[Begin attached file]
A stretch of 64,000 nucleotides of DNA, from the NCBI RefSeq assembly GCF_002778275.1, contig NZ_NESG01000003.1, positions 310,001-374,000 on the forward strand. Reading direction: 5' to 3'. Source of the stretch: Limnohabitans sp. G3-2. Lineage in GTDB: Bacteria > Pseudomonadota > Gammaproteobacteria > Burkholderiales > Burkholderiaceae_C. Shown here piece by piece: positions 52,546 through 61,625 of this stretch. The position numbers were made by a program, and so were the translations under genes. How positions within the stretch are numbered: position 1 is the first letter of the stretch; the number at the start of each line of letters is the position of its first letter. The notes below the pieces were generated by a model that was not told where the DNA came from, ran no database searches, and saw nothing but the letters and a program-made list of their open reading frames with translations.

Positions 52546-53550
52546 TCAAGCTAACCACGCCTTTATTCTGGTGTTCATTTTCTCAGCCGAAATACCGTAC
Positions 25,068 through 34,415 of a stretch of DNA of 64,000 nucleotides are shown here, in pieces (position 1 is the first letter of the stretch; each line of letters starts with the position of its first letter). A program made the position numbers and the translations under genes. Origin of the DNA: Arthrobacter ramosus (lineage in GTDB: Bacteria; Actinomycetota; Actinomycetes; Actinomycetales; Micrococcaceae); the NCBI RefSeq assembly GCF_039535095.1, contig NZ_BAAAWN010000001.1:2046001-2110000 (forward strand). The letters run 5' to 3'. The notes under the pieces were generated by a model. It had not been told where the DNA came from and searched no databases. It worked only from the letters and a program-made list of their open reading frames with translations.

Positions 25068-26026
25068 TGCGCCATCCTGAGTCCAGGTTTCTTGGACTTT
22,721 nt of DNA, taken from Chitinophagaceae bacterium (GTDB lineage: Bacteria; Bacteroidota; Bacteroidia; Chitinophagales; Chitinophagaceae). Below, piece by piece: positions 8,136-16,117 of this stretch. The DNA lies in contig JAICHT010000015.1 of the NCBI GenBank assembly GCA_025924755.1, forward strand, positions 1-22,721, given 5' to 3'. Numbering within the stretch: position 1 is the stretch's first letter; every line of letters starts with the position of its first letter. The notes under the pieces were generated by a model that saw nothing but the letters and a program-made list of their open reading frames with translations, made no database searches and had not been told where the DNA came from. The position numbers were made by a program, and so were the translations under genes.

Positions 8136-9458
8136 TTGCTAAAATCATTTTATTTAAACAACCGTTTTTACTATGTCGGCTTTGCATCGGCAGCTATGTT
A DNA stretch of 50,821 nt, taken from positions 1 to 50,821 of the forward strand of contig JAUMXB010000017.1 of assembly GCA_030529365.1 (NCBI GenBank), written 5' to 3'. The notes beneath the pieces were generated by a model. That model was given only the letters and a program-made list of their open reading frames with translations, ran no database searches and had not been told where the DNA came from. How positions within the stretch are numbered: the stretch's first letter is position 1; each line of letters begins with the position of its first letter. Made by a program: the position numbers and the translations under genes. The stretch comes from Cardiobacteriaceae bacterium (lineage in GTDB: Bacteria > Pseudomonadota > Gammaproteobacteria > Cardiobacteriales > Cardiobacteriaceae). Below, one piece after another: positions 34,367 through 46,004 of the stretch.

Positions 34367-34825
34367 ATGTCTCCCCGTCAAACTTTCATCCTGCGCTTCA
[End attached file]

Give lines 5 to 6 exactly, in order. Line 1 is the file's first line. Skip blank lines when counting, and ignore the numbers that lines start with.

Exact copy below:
Positions 25068-26026
25068 TGCGCCATCCTGAGTCCAGGTTTCTTGGACTTT